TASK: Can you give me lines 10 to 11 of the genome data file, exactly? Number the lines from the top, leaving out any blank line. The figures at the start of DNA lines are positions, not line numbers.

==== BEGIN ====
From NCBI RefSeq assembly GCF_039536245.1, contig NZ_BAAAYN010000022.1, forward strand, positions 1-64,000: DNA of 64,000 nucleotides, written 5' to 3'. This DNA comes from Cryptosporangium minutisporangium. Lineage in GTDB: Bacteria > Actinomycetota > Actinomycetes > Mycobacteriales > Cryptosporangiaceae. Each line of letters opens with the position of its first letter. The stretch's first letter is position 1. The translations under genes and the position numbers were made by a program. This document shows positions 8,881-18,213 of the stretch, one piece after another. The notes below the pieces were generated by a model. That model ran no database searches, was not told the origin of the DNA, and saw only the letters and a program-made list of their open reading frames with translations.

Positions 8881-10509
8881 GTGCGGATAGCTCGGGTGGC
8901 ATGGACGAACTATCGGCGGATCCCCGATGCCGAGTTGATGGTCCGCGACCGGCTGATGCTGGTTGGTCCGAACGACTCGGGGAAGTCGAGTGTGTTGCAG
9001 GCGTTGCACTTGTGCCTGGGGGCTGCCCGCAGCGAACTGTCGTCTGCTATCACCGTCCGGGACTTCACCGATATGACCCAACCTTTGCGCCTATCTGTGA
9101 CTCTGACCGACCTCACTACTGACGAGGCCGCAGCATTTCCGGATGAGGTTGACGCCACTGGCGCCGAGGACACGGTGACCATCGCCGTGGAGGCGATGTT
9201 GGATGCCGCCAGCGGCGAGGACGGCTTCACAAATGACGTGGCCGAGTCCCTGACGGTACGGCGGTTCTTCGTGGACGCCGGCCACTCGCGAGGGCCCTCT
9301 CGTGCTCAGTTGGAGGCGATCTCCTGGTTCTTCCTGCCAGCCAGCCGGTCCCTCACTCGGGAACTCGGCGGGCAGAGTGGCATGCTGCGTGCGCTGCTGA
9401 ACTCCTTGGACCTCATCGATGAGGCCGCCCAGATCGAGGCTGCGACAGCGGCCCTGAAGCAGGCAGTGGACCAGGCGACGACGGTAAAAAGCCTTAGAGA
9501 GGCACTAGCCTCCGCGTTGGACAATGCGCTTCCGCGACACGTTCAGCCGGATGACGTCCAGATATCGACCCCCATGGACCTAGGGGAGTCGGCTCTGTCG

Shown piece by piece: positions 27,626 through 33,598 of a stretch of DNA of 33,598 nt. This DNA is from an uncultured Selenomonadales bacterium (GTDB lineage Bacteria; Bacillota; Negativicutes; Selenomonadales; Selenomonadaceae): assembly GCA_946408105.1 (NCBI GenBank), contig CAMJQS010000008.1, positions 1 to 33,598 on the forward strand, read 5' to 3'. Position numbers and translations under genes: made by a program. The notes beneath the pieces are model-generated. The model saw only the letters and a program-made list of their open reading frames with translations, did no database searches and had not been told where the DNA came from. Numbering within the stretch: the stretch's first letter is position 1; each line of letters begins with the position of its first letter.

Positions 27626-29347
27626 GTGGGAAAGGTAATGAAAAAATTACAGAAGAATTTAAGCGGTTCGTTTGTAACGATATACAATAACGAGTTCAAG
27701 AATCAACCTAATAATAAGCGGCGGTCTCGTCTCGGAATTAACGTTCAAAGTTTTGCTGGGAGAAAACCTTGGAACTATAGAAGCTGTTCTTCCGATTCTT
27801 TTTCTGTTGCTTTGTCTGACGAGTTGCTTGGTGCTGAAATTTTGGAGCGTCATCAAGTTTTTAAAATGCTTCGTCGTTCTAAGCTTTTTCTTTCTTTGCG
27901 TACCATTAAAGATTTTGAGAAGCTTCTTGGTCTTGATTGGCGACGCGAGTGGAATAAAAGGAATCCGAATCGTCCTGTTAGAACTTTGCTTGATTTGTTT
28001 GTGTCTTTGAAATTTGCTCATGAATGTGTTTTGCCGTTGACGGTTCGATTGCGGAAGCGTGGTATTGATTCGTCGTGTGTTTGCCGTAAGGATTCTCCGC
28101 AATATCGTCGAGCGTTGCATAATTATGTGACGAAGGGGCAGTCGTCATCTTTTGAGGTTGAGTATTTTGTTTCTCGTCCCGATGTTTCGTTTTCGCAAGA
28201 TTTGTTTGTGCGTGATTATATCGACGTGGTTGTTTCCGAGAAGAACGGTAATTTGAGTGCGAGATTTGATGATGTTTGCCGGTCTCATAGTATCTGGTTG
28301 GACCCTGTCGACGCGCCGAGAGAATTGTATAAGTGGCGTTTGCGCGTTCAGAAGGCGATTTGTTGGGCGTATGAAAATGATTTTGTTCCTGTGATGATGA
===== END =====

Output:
9501 GGCACTAGCCTCCGCGTTGGACAATGCGCTTCCGCGACACGTTCAGCCGGATGACGTCCAGATATCGACCCCCATGGACCTAGGGGAGTCGGCTCTGTCG

Shown piece by piece: positions 27,626 through 33,598 of a stretch of DNA of 33,598 nt. This DNA is from an uncultured Selenomonadales bacterium (GTDB lineage Bacteria; Bacillota; Negativicutes; Selenomonadales; Selenomonadaceae): assembly GCA_946408105.1 (NCBI GenBank), contig CAMJQS010000008.1, positions 1 to 33,598 on the forward strand, read 5' to 3'. Position numbers and translations under genes: made by a program. The notes beneath the pieces are model-generated. The model saw only the letters and a program-made list of their open reading frames with translations, did no database searches and had not been told where the DNA came from. Numbering within the stretch: the stretch's first letter is position 1; each line of letters begins with the position of its first letter.